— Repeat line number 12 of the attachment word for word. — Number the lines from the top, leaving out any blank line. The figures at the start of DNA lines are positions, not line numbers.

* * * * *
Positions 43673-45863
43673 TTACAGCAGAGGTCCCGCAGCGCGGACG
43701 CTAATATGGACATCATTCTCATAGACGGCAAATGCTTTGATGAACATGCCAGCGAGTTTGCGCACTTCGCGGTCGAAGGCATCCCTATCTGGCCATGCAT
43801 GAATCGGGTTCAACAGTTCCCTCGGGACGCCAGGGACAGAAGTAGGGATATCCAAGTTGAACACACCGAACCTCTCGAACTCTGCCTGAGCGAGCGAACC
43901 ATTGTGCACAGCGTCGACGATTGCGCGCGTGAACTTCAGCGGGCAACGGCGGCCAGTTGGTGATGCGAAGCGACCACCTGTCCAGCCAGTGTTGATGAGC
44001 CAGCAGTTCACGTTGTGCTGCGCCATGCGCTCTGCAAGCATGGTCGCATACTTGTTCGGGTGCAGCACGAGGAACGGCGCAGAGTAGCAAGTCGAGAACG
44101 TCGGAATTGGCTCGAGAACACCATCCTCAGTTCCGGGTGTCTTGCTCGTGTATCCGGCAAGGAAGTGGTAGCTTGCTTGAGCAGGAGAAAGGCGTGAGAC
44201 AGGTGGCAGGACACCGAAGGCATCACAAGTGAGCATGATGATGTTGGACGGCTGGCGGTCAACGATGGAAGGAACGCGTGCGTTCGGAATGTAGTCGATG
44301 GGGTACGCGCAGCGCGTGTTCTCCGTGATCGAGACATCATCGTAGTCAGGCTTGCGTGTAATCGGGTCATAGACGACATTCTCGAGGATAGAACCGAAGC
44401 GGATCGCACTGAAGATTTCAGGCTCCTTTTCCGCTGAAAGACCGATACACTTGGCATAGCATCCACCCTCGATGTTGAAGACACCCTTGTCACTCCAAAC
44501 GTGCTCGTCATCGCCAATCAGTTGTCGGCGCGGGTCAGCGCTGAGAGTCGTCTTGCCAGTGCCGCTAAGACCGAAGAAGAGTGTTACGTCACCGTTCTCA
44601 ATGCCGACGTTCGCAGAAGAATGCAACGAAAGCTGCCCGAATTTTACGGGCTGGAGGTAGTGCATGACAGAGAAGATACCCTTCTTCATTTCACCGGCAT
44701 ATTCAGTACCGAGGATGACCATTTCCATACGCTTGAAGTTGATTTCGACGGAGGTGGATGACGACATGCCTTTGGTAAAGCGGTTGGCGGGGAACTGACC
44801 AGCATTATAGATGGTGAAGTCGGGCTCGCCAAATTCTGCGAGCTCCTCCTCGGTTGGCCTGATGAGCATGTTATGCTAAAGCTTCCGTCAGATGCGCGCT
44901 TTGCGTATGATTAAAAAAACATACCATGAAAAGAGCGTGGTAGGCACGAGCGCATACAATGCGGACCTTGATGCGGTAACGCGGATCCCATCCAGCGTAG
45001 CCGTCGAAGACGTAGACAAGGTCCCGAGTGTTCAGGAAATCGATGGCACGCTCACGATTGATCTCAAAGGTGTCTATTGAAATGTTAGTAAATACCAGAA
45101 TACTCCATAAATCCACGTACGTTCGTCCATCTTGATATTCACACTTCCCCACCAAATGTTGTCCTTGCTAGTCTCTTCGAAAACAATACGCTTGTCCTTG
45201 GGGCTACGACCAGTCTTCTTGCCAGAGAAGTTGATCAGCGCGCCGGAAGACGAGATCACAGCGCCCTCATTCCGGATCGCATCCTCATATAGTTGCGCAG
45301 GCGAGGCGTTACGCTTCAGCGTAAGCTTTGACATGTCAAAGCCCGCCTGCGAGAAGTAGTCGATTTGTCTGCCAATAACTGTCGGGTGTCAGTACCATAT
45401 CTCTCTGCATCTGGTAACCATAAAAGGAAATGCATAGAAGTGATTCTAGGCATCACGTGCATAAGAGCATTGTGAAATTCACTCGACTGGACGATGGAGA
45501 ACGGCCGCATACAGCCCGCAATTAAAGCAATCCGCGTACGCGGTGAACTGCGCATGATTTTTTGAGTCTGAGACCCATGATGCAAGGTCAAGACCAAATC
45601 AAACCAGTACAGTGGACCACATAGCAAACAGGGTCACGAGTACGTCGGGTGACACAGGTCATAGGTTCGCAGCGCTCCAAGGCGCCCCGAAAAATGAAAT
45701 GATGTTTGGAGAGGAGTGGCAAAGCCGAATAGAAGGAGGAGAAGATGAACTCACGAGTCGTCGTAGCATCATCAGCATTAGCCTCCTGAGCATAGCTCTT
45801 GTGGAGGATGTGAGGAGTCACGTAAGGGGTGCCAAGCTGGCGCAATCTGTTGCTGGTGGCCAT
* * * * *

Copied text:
44601 ATGCCGACGTTCGCAGAAGAATGCAACGAAAGCTGCCCGAATTTTACGGGCTGGAGGTAGTGCATGACAGAGAAGATACCCTTCTTCATTTCACCGGCAT